The poll finds Americans are pessimistic about the prospects for Mideast peace and do not think the United States should involve itself in the fighting between Israel and Hezbollah.
More than 60 percent think the conflict will lead to a larger war in the region, and a similar number doubt Israel and the Arab states will ever be able to live in peace.
Just 32 percent said U.S. troops should be sent to the Mideast as part of a United Nations peacekeeping force, although 60 percent favor such a force.
More Americans (47 percent) said they approve of how Mr. Bush has handled the conflict so far than disapprove (27 percent), but one in four said it's too early to form an opinion.
Mr. Bush's overall approval rating remains low — and in an additional diplomatic concern, most Americans (60 percent) now think he is not respected by foreign leaders.
That number is down significantly since just before the Iraq war began in 2003, when about half of Americans thought Mr. Bush was respected around the world.
Slightly more than half of Americans said they believe Mr. Bush respects foreign leaders, a number that's also down from 2003.
Most Americans do not think the United States should step up its diplomatic efforts in the latest Mideast crisis. Fifty-eight percent said solving conflicts between Israel and Mideast nations is not America's responsibility, while 33 percent said it is.
By 59 percent to 31 percent, Americans said the United Nations and other countries, rather than the United States, should take the lead in solving international crises.
Pessimism about the Mideast extends to U.S. efforts in Iraq. Just 27 percent of Americans — the lowest number to date — now believe the United States is winning the war, compared with 13 percent who say the Iraqi resistance is winning and 58 percent who call it a stalemate.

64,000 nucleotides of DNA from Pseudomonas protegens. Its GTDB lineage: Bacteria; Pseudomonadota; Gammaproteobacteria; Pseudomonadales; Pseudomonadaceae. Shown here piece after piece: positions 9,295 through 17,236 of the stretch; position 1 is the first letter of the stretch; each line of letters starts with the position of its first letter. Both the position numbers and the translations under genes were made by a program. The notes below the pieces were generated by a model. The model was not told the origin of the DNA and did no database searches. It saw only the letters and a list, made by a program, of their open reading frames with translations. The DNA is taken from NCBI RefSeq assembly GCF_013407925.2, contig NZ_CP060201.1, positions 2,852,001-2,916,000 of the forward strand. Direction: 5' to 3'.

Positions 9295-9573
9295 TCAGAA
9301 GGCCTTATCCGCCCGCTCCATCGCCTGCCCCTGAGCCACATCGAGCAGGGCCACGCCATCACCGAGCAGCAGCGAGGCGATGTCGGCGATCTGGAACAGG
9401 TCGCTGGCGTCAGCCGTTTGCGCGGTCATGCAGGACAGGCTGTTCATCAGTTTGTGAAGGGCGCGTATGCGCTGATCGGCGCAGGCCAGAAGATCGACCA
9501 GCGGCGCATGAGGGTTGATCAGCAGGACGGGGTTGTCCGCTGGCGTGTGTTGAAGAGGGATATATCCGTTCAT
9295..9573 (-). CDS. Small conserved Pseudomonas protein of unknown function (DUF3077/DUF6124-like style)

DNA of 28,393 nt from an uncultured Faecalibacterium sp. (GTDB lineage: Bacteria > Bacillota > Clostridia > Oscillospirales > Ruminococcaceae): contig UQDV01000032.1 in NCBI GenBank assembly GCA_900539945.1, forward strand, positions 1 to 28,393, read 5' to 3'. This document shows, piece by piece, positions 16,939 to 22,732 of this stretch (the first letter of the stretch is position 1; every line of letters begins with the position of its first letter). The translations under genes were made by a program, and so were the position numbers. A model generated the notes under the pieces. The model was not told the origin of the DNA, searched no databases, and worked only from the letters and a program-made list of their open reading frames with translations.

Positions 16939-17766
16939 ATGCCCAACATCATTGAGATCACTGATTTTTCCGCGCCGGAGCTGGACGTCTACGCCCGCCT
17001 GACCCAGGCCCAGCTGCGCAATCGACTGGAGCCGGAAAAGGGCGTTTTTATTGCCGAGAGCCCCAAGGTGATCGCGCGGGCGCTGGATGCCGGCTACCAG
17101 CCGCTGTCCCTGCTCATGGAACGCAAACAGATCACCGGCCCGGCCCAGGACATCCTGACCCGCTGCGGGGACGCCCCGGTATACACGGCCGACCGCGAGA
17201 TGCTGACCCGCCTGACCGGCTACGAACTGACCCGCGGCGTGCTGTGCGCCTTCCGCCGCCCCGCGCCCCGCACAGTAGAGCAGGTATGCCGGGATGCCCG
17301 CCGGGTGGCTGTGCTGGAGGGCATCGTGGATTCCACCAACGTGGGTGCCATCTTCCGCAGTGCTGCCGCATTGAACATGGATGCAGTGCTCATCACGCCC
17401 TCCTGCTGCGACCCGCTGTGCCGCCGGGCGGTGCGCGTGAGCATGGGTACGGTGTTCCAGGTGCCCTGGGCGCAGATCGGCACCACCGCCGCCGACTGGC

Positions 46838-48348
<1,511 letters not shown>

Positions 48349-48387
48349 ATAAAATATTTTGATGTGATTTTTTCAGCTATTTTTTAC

Fifty-seven percent of Americans said the war was going badly, including 27 percent who said it's going very badly.
While a majority of Americans, 58 percent, still believe success in Iraq is at least somewhat likely, 53 percent think Iraq will never become a stable democracy, up 10 points from last month.
Forty-one percent said the U.S. presence in Iraq is making the region less stable, nearly double the number in March. Twenty-five percent said the U.S. presence in Iraq was making the region more stable.
Sixty-nine percent also said the U.S. presence in Iraq is hindering U.S. diplomatic efforts elsewhere in the Mideast. Nearly three in four said the war in Iraq has worsened America's image in the world.
Blame for the current Mideast crisis was split, with about half of those polled saying Israel's response in the conflict was about right, and a similar number saying both Israel and Hezbollah were at fault.
A separate CBS News/New York Times poll on Congress and the 2006 election (.pdf) found continued low approval ratings for lawmakers and the president translating into a Democratic lead in the midterm voting this fall.
If the midterm elections for the House of Representatives were held today, 45 percent of registered voters said they would support the Democratic candidate, while 35 percent would support the Republican.